Washington State breaks ground on new medical school in Spokane

The Associated Press//October 6, 2011

Washington State breaks ground on new medical school in Spokane

The Associated Press//October 6, 2011

Officials broke ground Oct. 5 on a new medical school building at Washington State University’s Spokane campus.

The $70 million building is intended to produce more doctors for Washington, Wyoming, Alaska, Montana and Idaho will also be the new home of a consolidated Washington State University College of Pharmacy.

Medical students from the five states will take classes in the new building as part of the WWAMI medical education program headquartered at the University of Washington, the region’s only medical school.

Students in the Spokane program will take their first year of medical school in Spokane, their second year in Seattle, and third and fourth years at Spokane hospitals. The goal is to eventually have all four years of medical training in Spokane.

State Sen. Michael Baumgartner, R-Spokane, said the facility will help solve the region’s physician shortage by producing 120 graduates a year. The school will also boost the local economy, as the health care industry is already one of the city’s top employers.

“Right now, the only regional medical school in Washington is in Seattle,” Baumgartner said. “This new facility will go a long way toward helping us meet the educational demand for students in our state who want to enter the medical field.”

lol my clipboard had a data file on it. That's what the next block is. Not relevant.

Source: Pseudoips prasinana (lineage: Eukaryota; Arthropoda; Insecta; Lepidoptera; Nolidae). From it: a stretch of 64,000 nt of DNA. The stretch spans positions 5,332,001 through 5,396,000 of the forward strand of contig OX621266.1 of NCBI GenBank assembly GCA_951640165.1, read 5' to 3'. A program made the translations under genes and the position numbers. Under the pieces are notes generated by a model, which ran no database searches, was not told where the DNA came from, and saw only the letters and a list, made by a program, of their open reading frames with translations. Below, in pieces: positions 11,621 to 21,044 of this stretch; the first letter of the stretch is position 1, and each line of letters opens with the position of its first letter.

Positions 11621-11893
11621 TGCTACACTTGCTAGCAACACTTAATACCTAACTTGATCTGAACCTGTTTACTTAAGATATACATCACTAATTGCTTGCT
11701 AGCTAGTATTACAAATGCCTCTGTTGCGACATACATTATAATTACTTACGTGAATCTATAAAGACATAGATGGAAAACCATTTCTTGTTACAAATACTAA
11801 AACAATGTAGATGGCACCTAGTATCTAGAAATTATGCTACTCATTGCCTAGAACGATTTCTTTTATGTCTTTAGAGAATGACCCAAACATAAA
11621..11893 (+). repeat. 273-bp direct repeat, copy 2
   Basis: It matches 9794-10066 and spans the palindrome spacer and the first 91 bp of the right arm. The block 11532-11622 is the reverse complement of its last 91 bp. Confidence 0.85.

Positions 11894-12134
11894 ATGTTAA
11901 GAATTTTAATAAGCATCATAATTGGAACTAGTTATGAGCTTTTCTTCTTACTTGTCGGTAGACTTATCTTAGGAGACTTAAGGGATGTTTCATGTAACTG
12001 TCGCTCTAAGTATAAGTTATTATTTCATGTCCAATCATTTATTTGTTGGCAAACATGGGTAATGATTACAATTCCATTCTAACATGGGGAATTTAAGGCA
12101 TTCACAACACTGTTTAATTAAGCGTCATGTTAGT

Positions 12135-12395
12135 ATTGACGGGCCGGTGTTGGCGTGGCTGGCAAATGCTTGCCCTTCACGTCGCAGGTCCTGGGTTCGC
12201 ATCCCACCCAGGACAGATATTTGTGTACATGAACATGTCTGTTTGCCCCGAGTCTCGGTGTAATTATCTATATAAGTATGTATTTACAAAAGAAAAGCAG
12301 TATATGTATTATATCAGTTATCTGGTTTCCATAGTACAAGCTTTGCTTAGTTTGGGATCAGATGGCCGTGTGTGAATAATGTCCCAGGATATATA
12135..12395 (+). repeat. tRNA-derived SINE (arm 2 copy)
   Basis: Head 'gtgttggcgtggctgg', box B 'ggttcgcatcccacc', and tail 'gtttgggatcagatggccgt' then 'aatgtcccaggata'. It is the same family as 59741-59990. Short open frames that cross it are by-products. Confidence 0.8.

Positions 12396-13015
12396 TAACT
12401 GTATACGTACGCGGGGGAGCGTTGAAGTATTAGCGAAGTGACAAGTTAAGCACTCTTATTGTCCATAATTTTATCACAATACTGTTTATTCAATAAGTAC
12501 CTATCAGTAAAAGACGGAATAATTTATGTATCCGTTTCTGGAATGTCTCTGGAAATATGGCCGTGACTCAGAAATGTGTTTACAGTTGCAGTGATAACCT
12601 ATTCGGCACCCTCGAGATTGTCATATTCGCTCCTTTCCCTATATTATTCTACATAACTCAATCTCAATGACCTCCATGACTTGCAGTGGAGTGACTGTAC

The Legislature earlier this year allocated $35 million for the 125,000-square foot Biomedical and Health Sciences Building, about half the funding needed. Washington State University and Spokane-area political and civic leaders will seek the rest of the funding from the Legislature and private donors.

The new building will provide classrooms and office space for faculty and students of the WWAMI program. WSU’s College of Pharmacy, which is now split between Pullman and Spokane, will also consolidate its offices and lab space in the new building. Pharmacy students will no longer take their first two years in Pullman and last two in Spokane.

The building will sit on land that once served as a railroad yard on the Riverpoint Campus, which is just east of downtown. About 3,000 students attend classes at Riverpoint offered by WSU and Eastern Washington University.